Latha: Squeezed out maybe even the public sector banks.
A: Yes, but market share gain can only run for so much time. Right now, everyone is extrapolating very high growth rate for that space which I doubt will last for too long for everyone.
Latha: Will you rebalance to the public sector bank space?
A: Depending on the fund, we do have overweight on PSU banks. But yes, we are just trying to be as selective as we can.
Sonia: The stock that is now moving with a lot of volume is Indiabulls Real Estate on the upside. I know this is a space that not too many people are interested in, but now there are some developments taking place here, regulatory issues are getting solved, anything in this space that would interest you? You do not have too many of these stocks in your funds at all.
A: We actually like some small real estate companies which we think are relatively better governed and there is deep value in terms of discount to net asset value (NAV). It is not a space we are brushing off on a broad basis. We do like some midcaps in that space.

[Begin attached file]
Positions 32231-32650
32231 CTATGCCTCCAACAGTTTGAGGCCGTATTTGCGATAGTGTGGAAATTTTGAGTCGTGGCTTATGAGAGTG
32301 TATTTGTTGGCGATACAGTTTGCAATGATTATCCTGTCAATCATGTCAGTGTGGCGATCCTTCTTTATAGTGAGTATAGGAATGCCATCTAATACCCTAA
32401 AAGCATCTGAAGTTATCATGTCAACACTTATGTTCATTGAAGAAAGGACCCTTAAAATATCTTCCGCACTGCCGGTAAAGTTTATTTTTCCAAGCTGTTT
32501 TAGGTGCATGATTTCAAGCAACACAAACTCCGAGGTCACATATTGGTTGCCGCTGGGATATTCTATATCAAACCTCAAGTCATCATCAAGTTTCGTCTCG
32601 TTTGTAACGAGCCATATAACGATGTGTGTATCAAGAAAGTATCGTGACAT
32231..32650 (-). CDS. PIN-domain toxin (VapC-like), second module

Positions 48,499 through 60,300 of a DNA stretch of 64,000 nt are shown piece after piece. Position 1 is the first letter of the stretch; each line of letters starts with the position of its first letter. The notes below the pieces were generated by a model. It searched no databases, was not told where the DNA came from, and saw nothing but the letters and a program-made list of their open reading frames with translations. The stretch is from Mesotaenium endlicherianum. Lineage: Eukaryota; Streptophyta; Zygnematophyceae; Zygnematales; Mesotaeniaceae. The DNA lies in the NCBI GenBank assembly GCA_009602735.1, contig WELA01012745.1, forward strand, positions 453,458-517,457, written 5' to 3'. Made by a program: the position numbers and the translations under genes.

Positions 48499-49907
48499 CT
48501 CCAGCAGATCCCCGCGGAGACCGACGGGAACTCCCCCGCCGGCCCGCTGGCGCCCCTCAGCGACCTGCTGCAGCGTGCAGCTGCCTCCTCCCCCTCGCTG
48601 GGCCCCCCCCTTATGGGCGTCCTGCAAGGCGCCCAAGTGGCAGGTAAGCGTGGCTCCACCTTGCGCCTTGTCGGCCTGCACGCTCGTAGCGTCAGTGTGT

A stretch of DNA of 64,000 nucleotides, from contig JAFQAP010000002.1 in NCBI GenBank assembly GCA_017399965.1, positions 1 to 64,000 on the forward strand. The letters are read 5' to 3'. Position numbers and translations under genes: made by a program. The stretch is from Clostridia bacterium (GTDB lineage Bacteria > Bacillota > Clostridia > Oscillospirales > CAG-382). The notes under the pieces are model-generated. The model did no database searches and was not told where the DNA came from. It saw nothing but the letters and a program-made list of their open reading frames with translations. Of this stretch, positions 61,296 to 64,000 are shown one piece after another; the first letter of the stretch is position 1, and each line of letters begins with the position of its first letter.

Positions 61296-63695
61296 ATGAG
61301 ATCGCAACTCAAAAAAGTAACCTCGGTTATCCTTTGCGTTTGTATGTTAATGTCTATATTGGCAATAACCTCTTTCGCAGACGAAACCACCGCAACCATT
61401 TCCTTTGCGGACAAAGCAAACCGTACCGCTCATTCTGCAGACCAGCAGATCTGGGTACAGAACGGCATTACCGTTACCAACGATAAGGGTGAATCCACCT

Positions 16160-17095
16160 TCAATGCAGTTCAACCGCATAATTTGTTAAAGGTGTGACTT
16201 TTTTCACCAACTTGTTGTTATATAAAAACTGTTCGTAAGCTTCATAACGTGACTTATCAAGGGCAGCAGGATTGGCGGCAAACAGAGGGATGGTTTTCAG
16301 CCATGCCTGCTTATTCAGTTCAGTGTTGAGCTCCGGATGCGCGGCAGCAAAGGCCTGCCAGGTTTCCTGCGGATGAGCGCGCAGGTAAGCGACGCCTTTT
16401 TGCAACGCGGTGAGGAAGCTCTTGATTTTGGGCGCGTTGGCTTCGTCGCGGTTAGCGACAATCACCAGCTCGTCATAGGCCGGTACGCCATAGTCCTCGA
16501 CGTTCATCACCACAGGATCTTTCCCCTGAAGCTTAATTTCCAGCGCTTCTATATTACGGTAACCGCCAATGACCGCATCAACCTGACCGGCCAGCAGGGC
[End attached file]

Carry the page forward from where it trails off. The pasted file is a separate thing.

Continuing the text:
A: At least largecap, we are not that positive because valuations are not cheap, but in midcaps again, there are some stocks we like a lot.
Latha: Last year's sectors of the year were metals in the big space and NBFCs in the midcap space. What may be your sector of the year?
A: There are a lot of these niche spaces like general insurance, aviation, logistics. Some of them can really scale up to being largecap spaces. So, it is very bottom-up at this point of time.Reliance Industries, the parent company of Reliance Jio, owns Network 18 that publishes Moneycontrol.com.